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The headline caught my eye, “This superintendent has figured out how to make school work for poor kids.”

The Washington Post used the headline to cover the Jennings School District, which is located north of St. Louis and near Ferguson, Missouri. The focal point of the piece was on Superintendent Tiffany Anderson and her efforts to turnaround the district.

Anderson told the Washington Post, “Schools can do so much to really impact poverty. Some people think if you do all this other stuff, it takes away from focusing on instruction, when really it ensures that you can take kids further academically.”

The policies that Anderson, and her team, have instituted include a homeless shelter, a college-prep program beginning in the sixth grade, a student-run food bank, access to pediatricians and mental health counselors, a renewed focus on music, dance, and drama programs, and so much more.

The impact documented by the Post includes achieving full accreditation from the state of Missouri for the first time in more than ten years while also achieving a balanced budget.

Given that we spent a good bit of time discussing trauma in schools within North Carolina over the last few months of 2015, the work of Anderson and the Jennings district stood out. I thought of what her example might offer for Caldwell County or Lenoir County, which I visited last month.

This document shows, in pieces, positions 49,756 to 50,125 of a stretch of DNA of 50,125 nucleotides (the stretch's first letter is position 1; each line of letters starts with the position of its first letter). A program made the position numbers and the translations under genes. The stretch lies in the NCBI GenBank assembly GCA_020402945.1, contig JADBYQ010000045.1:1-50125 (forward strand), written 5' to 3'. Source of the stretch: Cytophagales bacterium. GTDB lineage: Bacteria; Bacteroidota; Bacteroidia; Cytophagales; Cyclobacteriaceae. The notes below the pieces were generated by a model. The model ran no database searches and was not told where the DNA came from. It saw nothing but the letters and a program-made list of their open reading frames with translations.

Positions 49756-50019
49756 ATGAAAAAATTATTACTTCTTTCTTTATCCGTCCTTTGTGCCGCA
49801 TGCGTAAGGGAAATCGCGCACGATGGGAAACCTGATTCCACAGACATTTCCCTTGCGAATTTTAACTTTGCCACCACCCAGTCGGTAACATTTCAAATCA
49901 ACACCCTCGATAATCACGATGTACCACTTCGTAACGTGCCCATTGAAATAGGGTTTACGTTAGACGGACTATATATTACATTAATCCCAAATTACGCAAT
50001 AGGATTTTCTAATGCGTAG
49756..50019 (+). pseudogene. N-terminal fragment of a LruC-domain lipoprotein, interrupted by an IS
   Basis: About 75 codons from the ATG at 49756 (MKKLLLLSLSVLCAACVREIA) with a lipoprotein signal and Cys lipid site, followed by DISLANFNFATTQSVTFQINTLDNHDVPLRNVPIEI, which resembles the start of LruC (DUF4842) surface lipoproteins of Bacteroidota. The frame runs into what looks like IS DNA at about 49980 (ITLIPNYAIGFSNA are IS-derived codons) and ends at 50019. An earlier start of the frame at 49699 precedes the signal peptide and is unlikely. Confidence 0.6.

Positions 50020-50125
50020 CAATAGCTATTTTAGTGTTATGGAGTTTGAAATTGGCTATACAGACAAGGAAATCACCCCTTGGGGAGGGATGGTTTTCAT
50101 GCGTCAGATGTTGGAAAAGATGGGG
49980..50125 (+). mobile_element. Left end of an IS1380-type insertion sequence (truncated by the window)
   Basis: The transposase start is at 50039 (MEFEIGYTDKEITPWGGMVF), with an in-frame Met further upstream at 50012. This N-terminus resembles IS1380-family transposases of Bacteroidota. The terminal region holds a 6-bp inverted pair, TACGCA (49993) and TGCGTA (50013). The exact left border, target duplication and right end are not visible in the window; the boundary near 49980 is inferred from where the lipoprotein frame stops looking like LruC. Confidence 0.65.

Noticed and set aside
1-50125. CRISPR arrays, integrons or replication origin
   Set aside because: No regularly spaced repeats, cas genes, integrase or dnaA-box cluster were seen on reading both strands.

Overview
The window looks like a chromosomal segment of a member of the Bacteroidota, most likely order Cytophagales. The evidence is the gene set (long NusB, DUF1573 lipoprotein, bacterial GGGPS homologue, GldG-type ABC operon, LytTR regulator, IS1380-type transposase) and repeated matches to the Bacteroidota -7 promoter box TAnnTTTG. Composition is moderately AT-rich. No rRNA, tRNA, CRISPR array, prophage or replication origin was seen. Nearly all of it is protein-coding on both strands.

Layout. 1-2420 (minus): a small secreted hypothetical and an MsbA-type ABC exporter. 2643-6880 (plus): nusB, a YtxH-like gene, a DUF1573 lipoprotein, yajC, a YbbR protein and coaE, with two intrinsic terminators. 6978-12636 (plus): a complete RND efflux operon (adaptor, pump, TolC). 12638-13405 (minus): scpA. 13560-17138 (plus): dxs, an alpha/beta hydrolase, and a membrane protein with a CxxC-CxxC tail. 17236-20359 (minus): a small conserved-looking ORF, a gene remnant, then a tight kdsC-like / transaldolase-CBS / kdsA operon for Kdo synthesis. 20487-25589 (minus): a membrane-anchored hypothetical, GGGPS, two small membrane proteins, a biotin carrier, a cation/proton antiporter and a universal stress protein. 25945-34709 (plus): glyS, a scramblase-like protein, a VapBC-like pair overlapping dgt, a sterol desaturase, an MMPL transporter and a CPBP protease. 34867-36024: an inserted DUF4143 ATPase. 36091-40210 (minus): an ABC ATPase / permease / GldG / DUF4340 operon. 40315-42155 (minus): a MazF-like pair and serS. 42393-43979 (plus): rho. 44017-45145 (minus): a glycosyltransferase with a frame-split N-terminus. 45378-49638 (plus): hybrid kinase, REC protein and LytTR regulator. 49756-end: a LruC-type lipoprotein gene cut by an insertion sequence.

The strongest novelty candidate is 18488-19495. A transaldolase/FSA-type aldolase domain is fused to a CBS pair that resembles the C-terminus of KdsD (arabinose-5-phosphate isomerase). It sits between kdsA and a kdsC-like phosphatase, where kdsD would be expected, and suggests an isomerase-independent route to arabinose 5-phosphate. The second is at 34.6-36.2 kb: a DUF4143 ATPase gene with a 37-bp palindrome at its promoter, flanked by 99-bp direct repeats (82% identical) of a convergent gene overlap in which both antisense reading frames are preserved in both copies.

The poverty rate in Jennings is 25 percent. In our Wilson County, it is 23.8 percent. Pitt County is 24 percent, Bladen County is 25.5 percent, Rowan County is 19.2 percent. What could these counties and so many more learn from Jennings? What could we all learn?

For one thing, leadership matters. Anderson and her team took the initiative to launch a homeless shelter for their students, which seems to be one of the few in the country. They launched a number of other new initiatives while also balancing the budget for the first time.

For another, creativity is required. This lesson was showcased not just in Anderson’s example, but in many of the examples we uncovered across North Carolina last year. We met folks from Rowan-Salisbury who had turned a bus into a mobile meal delivery system. Buncombe County Schools is instituting a compassionate schools model. We even met Milo.

Jennings, Missouri offers a great example of what can be done in the face of high poverty, adverse childhood experiences, and more. The challenge for us now is to discover other examples around our state, the country, and the world. Let’s challenge our own assumptions and discover the best way to make a difference for all children. It is the most important work before us.

Nation Hahn

Nation Hahn is the director of growth for EducationNC.